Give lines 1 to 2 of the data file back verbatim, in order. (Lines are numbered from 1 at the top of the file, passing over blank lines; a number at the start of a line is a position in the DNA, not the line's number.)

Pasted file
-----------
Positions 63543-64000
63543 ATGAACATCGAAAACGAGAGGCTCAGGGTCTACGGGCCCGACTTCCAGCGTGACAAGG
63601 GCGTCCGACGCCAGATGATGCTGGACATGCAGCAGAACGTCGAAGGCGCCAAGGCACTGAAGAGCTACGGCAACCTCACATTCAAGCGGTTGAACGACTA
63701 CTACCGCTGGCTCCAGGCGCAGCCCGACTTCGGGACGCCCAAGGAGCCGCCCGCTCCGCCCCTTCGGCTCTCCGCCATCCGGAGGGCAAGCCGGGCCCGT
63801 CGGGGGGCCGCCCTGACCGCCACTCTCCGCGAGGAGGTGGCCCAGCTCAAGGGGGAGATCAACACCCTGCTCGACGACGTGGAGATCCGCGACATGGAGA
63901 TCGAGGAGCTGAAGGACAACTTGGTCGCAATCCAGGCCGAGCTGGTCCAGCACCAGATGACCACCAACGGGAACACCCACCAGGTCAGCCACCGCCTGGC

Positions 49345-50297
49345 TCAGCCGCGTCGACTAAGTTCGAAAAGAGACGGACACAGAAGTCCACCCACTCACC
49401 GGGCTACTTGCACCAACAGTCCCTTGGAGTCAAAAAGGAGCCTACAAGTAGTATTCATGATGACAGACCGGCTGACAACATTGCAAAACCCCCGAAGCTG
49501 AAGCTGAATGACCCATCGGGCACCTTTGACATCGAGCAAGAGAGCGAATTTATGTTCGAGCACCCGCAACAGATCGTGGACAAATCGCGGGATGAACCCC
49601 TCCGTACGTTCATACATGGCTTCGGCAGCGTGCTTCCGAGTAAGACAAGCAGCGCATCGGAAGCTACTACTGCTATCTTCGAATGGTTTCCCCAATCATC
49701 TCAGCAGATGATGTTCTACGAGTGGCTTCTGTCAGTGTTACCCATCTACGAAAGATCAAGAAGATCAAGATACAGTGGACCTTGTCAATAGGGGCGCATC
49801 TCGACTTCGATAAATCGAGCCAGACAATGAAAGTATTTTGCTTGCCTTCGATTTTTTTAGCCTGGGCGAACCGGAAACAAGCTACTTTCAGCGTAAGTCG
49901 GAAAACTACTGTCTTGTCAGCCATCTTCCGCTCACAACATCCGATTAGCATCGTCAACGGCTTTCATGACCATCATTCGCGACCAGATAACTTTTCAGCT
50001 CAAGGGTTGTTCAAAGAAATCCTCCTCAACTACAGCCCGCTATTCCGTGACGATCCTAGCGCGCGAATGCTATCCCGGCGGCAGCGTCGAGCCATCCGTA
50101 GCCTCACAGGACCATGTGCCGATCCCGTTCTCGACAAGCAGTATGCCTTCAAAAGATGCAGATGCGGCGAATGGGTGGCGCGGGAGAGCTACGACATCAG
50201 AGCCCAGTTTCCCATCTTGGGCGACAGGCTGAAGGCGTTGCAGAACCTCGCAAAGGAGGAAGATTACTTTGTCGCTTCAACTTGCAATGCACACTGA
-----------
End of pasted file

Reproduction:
Positions 63543-64000
63543 ATGAACATCGAAAACGAGAGGCTCAGGGTCTACGGGCCCGACTTCCAGCGTGACAAGG